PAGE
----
I'VE READ IT FOUR TIMES..COULDN'T PUT IT DOWN !! Mar 11, 2008
I SAW THE AD ON T.V. BEFORE THE BOOK CAME OUT AND MY WIFE BOUGHT IT FOR ME AFTER I EXPRESSED INTEREST IN IT . I OWNED A LARGE POOL ROOM IN WEST PHILA. AND I WAS A ''REGULAR'' ON 52ND ST, SO I SAW A LOT OF THESE PEOPLE ON ALMOST A DAILY BASIS !! IN FACT, I PULLED UP ABOUT 10 MINUTES AFTER FOO-FOO REGAN HAD GOTTEN SHOT. I CAN STILL SMELL THE AROMA OF THOSE ''MAMMA JAMMAS'' HE SOLD . I ALSO REMEMBER THE NIGHT DENNIS SWIFT GOT SHOT ON 52ND ST. AS STATED IN THE BOOK, DENNIS WAS THE ALLEGED SHOOTER OF FOO-FOO. I HAD THE DISTINCTION OF COMING UP RIGHT AFTER DENNIS WAS SHOT ALSO !! MY TIMING WAS ''OFF' BY 10 MINUTES IN BOTH CASES!! I REMEMBER 98 PCT. OF THE INCIDENTS IN BLACK BROS. AND READING ABOUT THOSE THINGS AND THE PEOPLE INVOLVED BRINGS BACK SO MANY MEMORIES.
I REMEMBER THE DAY I HAD TO ASK RONALD HARVEY TO PLEASE NOT COME INTO THE POOL ROOM ANYMORE . THAT WAS ONE OF THE SCARIEST MOMENTS IN MY LIFE !! BUT HE KNEW I WASN'T TRYING TO BE A ''TOUGH GUY'' AND HE SAID HE UNDERSTOOD THAT I HAD A BUSINESS TO RUN AND THERE WAS NO PROBLEM !!
SO MANY MEMORIES !! I HAVE BOUGHT THE BOOK FOUR TIMES AND LENT IT OUT EACH TIME AND NEVER GOT ANY OF THEM BACK . I WILL BUY IT AGAIN AND READ IT AGAIN FOR ALTHOUGH THERE IS SO MUCH VIOLENCE, THOSE DAYS WERE SOME OF THE MOST FUN DAYS AND NIGHTS OF MY LIFE !! I ESPECIALLY REMEMBER THE TIMES ON 52ND ST. WHEN ''COUPE DEVILLES'', A CLUB, WAS OPEN . WE SAW SO MANY CELEBRITIES THERE AND I CAN STILL SMELL THE STEAKS AND HOAGIES AND THE OTHER SMELLS ASSOCIATED WITH ''THE STRIP''.
I CAN'T GET ENOUGH OF THIS BOOK AND EVERYONE WHO I HAVE TURNED ON TO IT SAYS THE SAME THING !!
I HAVE TO COMMENT ON THE SADDEST PART OF THE BOOK AND THAT IS WHEN I THUMB THRU IT , I KEEP SEEING THAT LARGE PICTURE OF ''TANK''/LARRIS FRAZIER !! HE WAS A VERY GOOD FRIEND OF MINE AND IT HURTS TO SEE HIS PICTURE STARING OUT AT ME AND KNOWING HE WILL NEVER BE A FREE MAN AGAIN !!
Majority true but........ Jan 5, 2008
The book made me clearly understand a lot of the going ons during that time because I was young. Growing up in the sections of the city of Philly and ,especially the South Philly side of the action, most of the storied account is true. The book made me relive the 70's all over again. Most people didn't know of the Black Mafia because it was to be a secret amonst us South Phillyains. Most of the guys that mentioned in the book were nice and respectable guys though they did their thing.(unlike these so call gangsters of today,when they reached their target they didn't miss and hit innocent people)). What book failed to mention is the dealing and payoffs within the police departments. Overall a good incite to what was going on back then !!!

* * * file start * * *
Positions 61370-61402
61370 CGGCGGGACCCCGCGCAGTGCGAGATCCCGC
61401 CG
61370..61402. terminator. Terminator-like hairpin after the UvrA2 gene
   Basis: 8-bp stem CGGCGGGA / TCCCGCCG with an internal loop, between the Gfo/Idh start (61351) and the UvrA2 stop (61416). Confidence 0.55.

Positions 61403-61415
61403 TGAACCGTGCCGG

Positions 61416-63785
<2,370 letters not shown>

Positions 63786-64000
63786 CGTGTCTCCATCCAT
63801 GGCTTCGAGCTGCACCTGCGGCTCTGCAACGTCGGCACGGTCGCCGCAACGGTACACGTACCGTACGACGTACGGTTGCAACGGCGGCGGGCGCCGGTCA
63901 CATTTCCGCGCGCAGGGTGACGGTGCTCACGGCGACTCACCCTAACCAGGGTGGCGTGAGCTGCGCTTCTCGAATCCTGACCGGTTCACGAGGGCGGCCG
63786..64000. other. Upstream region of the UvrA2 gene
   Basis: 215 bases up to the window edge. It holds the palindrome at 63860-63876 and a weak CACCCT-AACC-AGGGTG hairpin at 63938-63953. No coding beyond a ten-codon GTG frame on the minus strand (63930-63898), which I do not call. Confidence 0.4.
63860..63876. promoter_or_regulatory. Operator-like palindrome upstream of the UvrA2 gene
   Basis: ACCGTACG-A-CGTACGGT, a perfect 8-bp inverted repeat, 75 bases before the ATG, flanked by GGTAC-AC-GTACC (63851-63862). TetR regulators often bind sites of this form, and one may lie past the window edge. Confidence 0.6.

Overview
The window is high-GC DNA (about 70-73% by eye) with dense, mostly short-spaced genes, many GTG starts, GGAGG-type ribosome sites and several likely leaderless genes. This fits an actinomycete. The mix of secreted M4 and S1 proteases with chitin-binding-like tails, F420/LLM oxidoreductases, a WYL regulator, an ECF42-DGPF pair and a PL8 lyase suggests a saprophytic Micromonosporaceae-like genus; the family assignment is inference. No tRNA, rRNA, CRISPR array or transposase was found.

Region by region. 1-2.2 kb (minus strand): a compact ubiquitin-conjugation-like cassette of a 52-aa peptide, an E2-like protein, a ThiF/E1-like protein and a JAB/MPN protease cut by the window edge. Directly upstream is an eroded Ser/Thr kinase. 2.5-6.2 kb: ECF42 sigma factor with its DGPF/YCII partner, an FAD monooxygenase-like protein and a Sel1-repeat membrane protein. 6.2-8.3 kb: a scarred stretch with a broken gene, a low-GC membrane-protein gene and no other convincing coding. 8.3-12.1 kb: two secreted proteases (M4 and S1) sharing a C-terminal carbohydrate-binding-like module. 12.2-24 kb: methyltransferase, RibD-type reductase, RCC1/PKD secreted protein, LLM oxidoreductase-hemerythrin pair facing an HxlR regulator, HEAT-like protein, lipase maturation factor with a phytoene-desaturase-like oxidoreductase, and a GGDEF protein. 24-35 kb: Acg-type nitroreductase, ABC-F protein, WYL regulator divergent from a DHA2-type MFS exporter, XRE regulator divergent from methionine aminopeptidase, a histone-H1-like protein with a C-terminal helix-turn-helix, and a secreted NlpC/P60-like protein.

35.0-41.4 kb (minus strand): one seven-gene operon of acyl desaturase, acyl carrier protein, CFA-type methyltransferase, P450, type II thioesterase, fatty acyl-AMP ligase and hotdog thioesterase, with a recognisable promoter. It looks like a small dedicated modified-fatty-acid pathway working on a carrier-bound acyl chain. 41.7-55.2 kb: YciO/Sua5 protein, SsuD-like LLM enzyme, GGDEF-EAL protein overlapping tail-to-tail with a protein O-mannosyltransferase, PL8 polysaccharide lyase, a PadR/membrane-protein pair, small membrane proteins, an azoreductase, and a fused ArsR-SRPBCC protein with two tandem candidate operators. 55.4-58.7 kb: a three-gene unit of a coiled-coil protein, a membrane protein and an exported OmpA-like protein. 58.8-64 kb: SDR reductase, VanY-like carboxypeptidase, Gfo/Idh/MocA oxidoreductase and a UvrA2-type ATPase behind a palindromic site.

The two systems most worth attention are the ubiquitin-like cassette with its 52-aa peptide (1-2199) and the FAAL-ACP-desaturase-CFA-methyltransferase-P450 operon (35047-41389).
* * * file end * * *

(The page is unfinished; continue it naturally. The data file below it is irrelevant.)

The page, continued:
Not worth the trouble Mar 10, 2007
i could not get through this book . It seemed to go back in forth in time with random stories of violence with so many differant characters , it was hard to keep up with who was doing what .
Philadelphia's Black Sopranos Feb 4, 2007
Gun violence has become so commonplace in today's Philadelphia that it is difficult to remember the days when homicide once shocked us. "Black Brothers, Inc." takes us back to those days, when gangsters presented themselves as community leaders, killing was the exception--not the norm, and murder was purposeful.
In a story as gripping as "The Sopranos," "Black Brothers, Inc." charts the rise of Philadelphia's Black mafia in the 1960s and its ultimate downfall. These brothers were excellent businessmen, holding regular meetings and carefully negotiating mergers and acquisitions of rival syndicates. They were also ruthless, killing with impunity anyone who might testify in court against them.
This book is a fun read, as Sean Patrick Griffin writes tautly and keeps the story moving. He is also adept at linking all sorts of unlikely bedfellows; he painstakingly documents the ties between the Black mafia and Philadelphia's Temple 12 in the Nation of Islam.
Unfortunately, Griffin's conspiracy theories occasionally get out of hand, and he often implies that all African-Americans involved in politics or business are somehow connected with the criminal elements. What Griffin apparently fails to realize is that Philadelphia is a small town, the black community is a small community, and in the end, only a few degrees separate any two individuals. The notion that all black success in Philadelphia is due to organized crime--or even the more prosaic corruption that regularly surfaces in the City Hall--is simply racism.
For its insights into crime, the book is a good buy; for its analysis of the City's political culture, go elsewhere.